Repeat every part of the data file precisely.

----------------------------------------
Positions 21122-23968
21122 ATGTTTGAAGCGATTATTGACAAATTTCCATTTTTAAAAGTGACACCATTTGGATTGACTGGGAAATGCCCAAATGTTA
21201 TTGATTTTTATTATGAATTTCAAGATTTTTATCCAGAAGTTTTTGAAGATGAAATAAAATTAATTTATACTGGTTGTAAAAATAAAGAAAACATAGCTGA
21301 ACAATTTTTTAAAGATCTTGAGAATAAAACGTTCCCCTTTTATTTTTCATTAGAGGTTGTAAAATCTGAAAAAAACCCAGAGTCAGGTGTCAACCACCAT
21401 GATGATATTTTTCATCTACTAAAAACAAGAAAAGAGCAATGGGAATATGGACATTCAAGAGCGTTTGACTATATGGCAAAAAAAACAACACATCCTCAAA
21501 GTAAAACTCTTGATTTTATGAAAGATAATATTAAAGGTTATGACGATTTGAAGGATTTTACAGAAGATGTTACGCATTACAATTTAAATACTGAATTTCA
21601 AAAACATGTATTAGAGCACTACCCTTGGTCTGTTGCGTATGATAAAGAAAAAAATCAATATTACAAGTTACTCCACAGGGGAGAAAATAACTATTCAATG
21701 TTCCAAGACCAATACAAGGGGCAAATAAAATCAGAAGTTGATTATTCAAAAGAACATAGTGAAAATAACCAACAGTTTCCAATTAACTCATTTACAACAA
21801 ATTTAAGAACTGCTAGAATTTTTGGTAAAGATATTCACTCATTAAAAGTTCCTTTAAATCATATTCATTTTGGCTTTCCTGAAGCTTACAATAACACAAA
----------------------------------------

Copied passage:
Positions 21122-23968
21122 ATGTTTGAAGCGATTATTGACAAATTTCCATTTTTAAAAGTGACACCATTTGGATTGACTGGGAAATGCCCAAATGTTA
21201 TTGATTTTTATTATGAATTTCAAGATTTTTATCCAGAAGTTTTTGAAGATGAAATAAAATTAATTTATACTGGTTGTAAAAATAAAGAAAACATAGCTGA
21301 ACAATTTTTTAAAGATCTTGAGAATAAAACGTTCCCCTTTTATTTTTCATTAGAGGTTGTAAAATCTGAAAAAAACCCAGAGTCAGGTGTCAACCACCAT
21401 GATGATATTTTTCATCTACTAAAAACAAGAAAAGAGCAATGGGAATATGGACATTCAAGAGCGTTTGACTATATGGCAAAAAAAACAACACATCCTCAAA
21501 GTAAAACTCTTGATTTTATGAAAGATAATATTAAAGGTTATGACGATTTGAAGGATTTTACAGAAGATGTTACGCATTACAATTTAAATACTGAATTTCA
21601 AAAACATGTATTAGAGCACTACCCTTGGTCTGTTGCGTATGATAAAGAAAAAAATCAATATTACAAGTTACTCCACAGGGGAGAAAATAACTATTCAATG
21701 TTCCAAGACCAATACAAGGGGCAAATAAAATCAGAAGTTGATTATTCAAAAGAACATAGTGAAAATAACCAACAGTTTCCAATTAACTCATTTACAACAA
21801 ATTTAAGAACTGCTAGAATTTTTGGTAAAGATATTCACTCATTAAAAGTTCCTTTAAATCATATTCATTTTGGCTTTCCTGAAGCTTACAATAACACAAA